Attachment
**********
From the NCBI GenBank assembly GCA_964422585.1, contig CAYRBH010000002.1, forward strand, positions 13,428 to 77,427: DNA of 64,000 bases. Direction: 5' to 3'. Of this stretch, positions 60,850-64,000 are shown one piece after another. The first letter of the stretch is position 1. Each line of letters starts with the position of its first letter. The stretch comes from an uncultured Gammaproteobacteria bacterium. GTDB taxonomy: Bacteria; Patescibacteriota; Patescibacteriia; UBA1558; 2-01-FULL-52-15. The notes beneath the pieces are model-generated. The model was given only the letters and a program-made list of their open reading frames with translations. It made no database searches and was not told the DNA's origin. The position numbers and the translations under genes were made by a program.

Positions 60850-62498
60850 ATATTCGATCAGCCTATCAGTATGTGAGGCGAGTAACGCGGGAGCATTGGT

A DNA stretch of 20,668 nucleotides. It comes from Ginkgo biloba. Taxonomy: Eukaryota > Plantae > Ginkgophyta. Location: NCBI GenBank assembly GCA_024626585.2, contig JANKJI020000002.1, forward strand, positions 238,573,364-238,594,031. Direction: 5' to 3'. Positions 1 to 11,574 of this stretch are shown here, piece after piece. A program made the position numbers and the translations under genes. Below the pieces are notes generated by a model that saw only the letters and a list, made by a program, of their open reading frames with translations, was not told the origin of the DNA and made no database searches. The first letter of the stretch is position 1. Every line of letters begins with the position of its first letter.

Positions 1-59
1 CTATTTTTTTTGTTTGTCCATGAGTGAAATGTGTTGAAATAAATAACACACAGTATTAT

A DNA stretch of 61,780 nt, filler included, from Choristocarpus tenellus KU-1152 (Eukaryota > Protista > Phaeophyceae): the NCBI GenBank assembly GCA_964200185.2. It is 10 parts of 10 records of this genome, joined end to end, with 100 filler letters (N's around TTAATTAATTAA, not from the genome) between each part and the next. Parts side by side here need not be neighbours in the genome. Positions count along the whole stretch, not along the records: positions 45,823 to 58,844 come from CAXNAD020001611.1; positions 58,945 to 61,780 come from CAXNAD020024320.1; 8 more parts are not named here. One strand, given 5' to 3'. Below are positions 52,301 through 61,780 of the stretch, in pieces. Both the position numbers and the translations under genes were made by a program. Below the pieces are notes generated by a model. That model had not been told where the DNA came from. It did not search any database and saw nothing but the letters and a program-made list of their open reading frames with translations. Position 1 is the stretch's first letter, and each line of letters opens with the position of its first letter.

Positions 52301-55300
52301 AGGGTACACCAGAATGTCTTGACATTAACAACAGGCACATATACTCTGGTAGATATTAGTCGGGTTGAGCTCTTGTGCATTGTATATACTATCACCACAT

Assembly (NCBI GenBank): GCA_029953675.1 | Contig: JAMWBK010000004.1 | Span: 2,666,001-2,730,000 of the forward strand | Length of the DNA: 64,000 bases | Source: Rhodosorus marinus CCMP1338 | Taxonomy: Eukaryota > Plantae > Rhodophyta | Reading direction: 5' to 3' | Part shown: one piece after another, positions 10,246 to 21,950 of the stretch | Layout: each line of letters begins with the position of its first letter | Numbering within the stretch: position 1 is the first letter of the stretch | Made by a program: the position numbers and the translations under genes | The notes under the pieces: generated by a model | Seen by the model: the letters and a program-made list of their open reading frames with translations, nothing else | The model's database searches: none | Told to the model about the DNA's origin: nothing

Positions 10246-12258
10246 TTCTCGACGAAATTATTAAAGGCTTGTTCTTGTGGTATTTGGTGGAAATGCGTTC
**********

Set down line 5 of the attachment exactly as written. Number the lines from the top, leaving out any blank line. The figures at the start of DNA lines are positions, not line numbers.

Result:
Positions 1-59